• Rick says:

        Thanks a lot Murray.. I followed your recommendation and finally opted for new Prolink skate boots. On the other hand, I am very surprised to notice that Madshus skis marked “195cm” are actually only 190cm long (I measured the base, from tail to tip). Is this normal? (I fear it might be difficult to adjust as I am 187cm tall and always used 2m skate skis). Are all Madshus skis shorter than advertised? Thanks again!!

        • Murray Selleck says:

          Hi Rick, Congratulations on your new kit! Lots of manufacturers are adjusting their ski lengths these days. Fischer used to make a 192cm skate ski but they now size it as a 191. The tip profile has been reduced but the running surface of the ski is same from the 192. We don’t stock Madshus skate skis so I’m only guessing – perhaps the running surface is the same but there is less tip material you have to swing forward… Have fun out there. Murray

  • Andrew Jones says:

    Murray, I’m using the Fischer Crown Vasa with their Accelarator NIS binding and find — counterintuitively – that moving the binding up gives me no extra grip (IE moved the binding from -2 to 0 and no difference in purchase). I’ve slammed them up to +3 and will test the reaction this weekend.

    I know there are differences as per air temp and snow condition, but have you heard of this counterintuitivenss before?

    • Murray Selleck says:

      Hi Andrew,
      Coming from -2 up to the balance point I would have thought you’d notice better kick. You’re right, snow conditions and even individual technique will come into play when it comes to that. I bet you will notice more kick when you exaggerate the effect up to +3. I’ll be interested in what results you feel. Guessing, I’d say yes, better kick, but you might also be loading the ski so much forward you might sacrifice glide. One thing you might look at is load up your boot into the binding without your foot in the boot. Place the ski and boot on a flat surface so you can see where the bar of your boot is in relation to the height of the camber of the ski. (So you’re looking at the camber height and boot from the side). A little forward of the peak of the camber should result in more kick… a little back should produce more glide. It’s all theory. To answer your question – I haven’t heard of this counter-intuitiveness from any other skiers – but that in of itself may not be unusual. Have fun with your ski testing. Let me know how it goes! Thanks, Murray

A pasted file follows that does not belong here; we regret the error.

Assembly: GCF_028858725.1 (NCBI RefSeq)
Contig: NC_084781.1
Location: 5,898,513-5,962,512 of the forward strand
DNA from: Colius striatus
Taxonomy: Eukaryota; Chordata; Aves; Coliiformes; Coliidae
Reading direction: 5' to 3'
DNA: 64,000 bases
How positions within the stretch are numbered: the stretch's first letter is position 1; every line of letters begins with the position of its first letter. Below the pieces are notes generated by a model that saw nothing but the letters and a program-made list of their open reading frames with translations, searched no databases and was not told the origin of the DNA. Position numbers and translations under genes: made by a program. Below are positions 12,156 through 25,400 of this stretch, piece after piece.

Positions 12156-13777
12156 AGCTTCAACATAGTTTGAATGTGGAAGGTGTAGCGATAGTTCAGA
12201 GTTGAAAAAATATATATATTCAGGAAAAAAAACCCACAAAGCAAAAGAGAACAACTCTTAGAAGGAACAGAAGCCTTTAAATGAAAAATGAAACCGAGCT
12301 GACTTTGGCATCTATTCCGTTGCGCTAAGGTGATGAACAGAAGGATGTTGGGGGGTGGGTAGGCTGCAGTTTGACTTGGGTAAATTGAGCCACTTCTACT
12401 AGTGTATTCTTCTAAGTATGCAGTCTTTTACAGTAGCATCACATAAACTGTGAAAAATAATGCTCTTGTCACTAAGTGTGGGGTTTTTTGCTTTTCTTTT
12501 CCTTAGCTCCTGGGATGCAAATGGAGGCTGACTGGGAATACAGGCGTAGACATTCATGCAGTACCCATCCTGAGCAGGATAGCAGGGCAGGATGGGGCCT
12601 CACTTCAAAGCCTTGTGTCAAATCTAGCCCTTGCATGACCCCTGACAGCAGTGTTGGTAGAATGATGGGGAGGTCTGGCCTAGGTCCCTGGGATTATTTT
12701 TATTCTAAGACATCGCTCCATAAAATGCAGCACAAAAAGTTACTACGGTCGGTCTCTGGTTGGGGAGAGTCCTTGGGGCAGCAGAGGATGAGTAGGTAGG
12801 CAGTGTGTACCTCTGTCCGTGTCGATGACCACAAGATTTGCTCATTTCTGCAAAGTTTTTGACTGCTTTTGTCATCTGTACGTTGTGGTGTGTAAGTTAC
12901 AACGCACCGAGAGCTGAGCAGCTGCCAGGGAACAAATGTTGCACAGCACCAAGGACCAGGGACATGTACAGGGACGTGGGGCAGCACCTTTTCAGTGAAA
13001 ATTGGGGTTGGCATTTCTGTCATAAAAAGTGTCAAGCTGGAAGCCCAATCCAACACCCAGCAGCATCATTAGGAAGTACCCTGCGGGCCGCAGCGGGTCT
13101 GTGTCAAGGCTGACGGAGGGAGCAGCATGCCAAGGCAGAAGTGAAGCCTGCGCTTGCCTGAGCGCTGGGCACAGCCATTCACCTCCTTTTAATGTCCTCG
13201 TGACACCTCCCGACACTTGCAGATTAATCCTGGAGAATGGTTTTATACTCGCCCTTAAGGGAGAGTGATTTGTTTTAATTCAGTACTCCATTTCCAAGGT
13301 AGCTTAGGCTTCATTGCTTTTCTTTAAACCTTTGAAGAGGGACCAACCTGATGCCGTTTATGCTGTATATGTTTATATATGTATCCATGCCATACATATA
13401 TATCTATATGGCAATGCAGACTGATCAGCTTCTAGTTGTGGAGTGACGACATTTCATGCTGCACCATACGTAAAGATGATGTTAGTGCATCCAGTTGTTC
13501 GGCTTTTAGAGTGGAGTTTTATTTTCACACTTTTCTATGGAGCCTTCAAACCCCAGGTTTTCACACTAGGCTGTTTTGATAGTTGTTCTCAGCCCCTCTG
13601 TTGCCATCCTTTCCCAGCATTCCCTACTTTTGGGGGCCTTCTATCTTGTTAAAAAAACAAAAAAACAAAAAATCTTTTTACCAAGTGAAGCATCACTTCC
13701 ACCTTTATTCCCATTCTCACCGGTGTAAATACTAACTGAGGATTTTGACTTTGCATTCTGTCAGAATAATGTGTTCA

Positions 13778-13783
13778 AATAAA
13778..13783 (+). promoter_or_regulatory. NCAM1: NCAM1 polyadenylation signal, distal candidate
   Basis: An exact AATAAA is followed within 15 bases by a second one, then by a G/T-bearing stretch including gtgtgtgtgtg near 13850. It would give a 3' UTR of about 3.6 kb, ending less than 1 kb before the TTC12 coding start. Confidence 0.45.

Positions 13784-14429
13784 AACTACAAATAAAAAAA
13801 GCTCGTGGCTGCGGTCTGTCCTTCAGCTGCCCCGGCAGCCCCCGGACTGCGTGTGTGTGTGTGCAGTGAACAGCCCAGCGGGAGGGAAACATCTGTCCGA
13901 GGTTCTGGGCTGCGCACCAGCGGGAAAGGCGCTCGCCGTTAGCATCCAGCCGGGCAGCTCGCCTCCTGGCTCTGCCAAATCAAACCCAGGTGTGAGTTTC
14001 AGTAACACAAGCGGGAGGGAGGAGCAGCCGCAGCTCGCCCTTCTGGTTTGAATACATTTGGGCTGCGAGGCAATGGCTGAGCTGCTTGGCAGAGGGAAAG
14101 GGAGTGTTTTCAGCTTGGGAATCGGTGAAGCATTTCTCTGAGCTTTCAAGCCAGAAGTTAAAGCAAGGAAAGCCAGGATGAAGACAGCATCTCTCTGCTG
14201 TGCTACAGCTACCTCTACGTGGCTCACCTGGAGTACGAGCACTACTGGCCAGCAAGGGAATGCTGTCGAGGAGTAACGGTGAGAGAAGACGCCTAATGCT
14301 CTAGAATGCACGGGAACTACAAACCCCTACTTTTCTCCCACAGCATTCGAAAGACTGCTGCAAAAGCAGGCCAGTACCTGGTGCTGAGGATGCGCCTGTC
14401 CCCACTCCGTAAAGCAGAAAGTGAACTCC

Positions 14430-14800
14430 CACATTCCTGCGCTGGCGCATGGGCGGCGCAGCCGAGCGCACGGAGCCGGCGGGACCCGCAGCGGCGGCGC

• Andrew Jones says:

    Thanks Murray for the suggestions. Will report back!

    -Andrew

  • Andrew Jones says:

    Murray, I skied this weekend at the NIS setting of +3 as I mentioned. The conditions were -7C with new (and drifting in open areas) snow. To be honest, although the grip was great (only had to h-bone up the steepest hills) I didn’t notice a huge difference from the “0” setting I had skied last time on. I’m getting the feeling that one of a) I’m not an intuitive skier in terms of testing equipment, b)the NIS system “notch/balance” changes aren’t as striking as some have reported, or c) I adjust my technique according to the NIS setting I’m on, making the changes a wash.

    Again, interested in your opinion. (Should mention, as well, that the Fischer Crown Vasas are great skis…for HP waxless I can’t imagine there are many better out there, but I haven’t tried skins, etc.

  • Janice Shannon says:

    I’d like to remove the Salomon xa bc manual bindings from some old skis and put them on a new pair. Is this something I can do myself?

    • Murray Selleck says:

      HI Janice,
      You should be able to do this no problem. The trick is finding all the screws. It has been awhile since I’ve seen a pair of these bindings… when you open the front throw – there is a screw there. And off the heel track there is another screw covered with a plasic cap. When you take that screw out the track of the binding should be able to be pulled off exposing at least two more screws. You’ll want an oversized “phillips” screw driver – they’re called posidrivers. The screw heads are oversized – standard phillips screwdrivers or standard bits for a drill may only spin on the tops of these screws. The second consideration is the mounting point on your new skis. You want the slot of the binding that accepts the bar of your boot right on balance point or maybe just a centimeter behind. With the bindings off your old skis you can check the mounting placement by balancing the ski on a thin piece of metal – if the tip dips move the ski back a little until it is perfectly balanced on the edge of whatever your using. You should be able to see where the screw holes line up against balance point. I guess the last thing you need to consider are the pilot holes you need to drill to mount the old bindings on your new skis… Our shop guys use a drill bit and a binding jig that prevents them drilling too deep and it also guarantees that the binding is mounted straight (symmetrical) on the ski. For as complicated as it sounds it’s not that hard with the right tools. Just in case – do you have a ski shop nearby that you can quiz for more advice? Write back with questions. Thanks, Murray